Child murderer Rebecca Grossman won’t be banned from using phone in prison despite trying to tamper with witnesses and interfere with jurors who convicted her

Photo of author
Written By Maya Cantina
  • Rebecca Grossman will not be banned from using phones in prison despite claims she tried to tamper with witnesses and interfere with jurors
  • The socialite, 60, was found guilty of second-degree murder over the September 2020 crash that killed Jacob Iskander, 8, and his brother Mark, 11
  • Prosecutors attempted to have her jail privileges revoked following a number of recorded calls from the Twin Towers jail to her family

Child murderer Rebecca Grossman will not be banned from using phones in prison despite claims she tried to tamper with witnesses and interfere with jurors. 

The socialite, 60, was found guilty of second-degree murder and manslaughter on February 23 over the September 29, 2020 crash that killed Jacob Iskander, 8, and his brother Mark, 11.

She was speeding on a residential street in Westlake Village and failed to stop after mowing down the two children.

Prosecutors attempted to have her prisoner privileges revoked following a number of recorded calls from the Twin Towers jail to her family asking them to release sealed evidence and track down witnesses to say their testimony was directed. 

But Los Angeles County Superior Court Judge Joseph Brandolino denied their motion on Friday and said her actions were the result of ‘naivety’. 

Child murderer Rebecca Grossman (center) will not be banned from using phones in prison despite claims she tried to tamper with witnesses and interfere with jurors

Mark Iskander (pictured left), 11, and his younger brother Jacob (pictured right), eight, were killed in the crash in 2020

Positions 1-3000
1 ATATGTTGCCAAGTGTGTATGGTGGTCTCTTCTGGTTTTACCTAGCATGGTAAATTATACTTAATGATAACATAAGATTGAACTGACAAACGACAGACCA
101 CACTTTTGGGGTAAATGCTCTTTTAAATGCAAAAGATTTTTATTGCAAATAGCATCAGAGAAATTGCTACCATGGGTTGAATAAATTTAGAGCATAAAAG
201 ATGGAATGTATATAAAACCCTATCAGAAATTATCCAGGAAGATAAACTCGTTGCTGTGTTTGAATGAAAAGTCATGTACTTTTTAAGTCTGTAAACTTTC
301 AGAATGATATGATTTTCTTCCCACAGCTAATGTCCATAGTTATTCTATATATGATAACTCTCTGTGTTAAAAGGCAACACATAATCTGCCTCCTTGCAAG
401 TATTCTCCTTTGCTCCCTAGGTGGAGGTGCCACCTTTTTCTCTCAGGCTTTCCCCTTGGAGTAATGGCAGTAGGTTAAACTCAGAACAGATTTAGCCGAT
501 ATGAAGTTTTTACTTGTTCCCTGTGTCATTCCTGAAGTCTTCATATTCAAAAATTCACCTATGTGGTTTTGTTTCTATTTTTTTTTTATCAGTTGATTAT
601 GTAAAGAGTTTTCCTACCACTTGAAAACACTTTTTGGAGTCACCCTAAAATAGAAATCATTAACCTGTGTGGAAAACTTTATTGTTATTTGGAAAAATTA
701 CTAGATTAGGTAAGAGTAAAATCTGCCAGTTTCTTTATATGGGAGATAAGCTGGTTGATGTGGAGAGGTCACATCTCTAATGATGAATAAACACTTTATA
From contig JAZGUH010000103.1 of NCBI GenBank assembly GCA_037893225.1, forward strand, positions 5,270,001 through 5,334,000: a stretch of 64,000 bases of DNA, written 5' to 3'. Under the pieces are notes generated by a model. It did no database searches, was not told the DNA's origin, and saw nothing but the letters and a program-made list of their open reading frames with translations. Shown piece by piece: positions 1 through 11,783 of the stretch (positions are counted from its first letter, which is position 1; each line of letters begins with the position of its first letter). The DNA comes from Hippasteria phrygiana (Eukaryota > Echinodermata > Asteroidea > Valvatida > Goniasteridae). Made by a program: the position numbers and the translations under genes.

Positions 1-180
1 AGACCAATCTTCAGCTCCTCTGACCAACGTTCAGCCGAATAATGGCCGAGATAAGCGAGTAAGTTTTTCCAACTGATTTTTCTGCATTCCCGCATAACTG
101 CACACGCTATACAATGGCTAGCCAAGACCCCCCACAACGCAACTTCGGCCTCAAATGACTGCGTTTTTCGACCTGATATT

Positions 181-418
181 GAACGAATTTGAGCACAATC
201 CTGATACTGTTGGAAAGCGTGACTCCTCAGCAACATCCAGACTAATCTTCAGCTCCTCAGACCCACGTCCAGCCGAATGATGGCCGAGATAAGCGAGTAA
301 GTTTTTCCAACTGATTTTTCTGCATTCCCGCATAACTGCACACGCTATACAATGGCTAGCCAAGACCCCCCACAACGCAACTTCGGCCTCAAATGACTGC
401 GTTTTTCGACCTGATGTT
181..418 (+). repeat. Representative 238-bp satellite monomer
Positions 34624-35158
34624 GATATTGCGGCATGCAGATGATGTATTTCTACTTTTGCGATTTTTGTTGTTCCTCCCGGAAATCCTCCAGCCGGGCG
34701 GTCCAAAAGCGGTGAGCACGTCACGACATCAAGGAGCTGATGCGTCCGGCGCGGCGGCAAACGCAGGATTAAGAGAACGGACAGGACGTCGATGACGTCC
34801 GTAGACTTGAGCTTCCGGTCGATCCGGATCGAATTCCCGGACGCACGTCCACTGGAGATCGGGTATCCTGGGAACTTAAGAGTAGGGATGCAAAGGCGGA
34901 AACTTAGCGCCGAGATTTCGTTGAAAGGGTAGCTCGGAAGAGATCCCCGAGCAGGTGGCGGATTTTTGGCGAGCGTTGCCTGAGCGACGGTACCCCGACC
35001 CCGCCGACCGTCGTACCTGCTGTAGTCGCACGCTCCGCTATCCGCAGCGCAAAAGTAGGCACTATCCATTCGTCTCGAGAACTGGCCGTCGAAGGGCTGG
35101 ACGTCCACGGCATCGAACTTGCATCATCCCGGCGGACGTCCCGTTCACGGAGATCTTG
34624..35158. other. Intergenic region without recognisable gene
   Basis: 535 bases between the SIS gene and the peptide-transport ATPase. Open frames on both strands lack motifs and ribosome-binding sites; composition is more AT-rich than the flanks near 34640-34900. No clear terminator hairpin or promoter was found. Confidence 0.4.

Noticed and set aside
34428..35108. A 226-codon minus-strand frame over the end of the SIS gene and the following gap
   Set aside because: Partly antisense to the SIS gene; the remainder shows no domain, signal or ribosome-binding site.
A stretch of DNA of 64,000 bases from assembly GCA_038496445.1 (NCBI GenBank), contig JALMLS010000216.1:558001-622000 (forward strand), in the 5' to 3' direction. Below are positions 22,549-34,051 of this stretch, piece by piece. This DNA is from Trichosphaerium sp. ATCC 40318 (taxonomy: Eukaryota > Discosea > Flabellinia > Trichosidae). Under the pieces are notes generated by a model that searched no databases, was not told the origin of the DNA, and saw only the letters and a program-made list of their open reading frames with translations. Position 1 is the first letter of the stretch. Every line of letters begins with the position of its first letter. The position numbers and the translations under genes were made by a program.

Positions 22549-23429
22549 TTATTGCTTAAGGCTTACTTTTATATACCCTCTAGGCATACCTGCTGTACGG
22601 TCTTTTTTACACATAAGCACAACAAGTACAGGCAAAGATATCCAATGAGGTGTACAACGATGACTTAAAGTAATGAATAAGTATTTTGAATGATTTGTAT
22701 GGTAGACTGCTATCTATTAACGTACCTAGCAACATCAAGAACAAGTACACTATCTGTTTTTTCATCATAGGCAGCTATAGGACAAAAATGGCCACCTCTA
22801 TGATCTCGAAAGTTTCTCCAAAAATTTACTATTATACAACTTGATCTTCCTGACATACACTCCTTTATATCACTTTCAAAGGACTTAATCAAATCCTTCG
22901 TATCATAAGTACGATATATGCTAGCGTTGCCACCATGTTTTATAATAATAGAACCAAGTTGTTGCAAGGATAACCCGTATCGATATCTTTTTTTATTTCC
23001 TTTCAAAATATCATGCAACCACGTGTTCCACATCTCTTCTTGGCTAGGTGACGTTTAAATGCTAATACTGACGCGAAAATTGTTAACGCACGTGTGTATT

Mark Iskander (pictured left), 11, and his younger brother Jacob (pictured right), eight, were killed in the crash in 2020

Prosecutors attempted to have Grossman's prisoner privileges revoked following a number of recorded calls from the Twin Towers jail to her family asking them to release sealed evidence and track down witnesses to say their testimony was directed

Prosecutors attempted to have Grossman’s prisoner privileges revoked following a number of recorded calls from the Twin Towers jail to her family asking them to release sealed evidence and track down witnesses to say their testimony was directed

Deputy District Attorneys Ryan Gould and Jamie Castro filed a motion providing calls Grossman made with her 19-year-old daughter Alexis and husband Peter that suggest she may have asked them to hunt down witnesses and jurors.

She is said to have told her teenage daughter to publicly release a body-camera video worn by a deputy that had been sealed and even wrote a letter to the victims’ mother after she was found guilty.

But Judge Brandolino refused to move her to a part of the prison where she would not be allowed access to phones or visitors, except her attorneys.

‘I don’t see this as witness tampering. This is someone who believes she was railroaded,’ he said. ‘She is upset, and she is naïve.’

Prosecutor Castro said Grossman was not being naïve but actively trying to tamper with witnesses and violate a court order.

Castro pointed to how she has 10 attorneys and spent four years in court and added: ‘She knows better. To characterize it as naivety isn’t good enough.’

Grossman’s new lawyer Samuel Josephs, who is an appellate lawyer with a focus on white-collar crime, had argued she is already in solitary confinement.

He added that her visits and calls are the only real contact she has with the outside world.

The socialite’s new defense lawyers were warned that releasing any evidence under seal would lead to financial sanctions and them being reported to the state bar.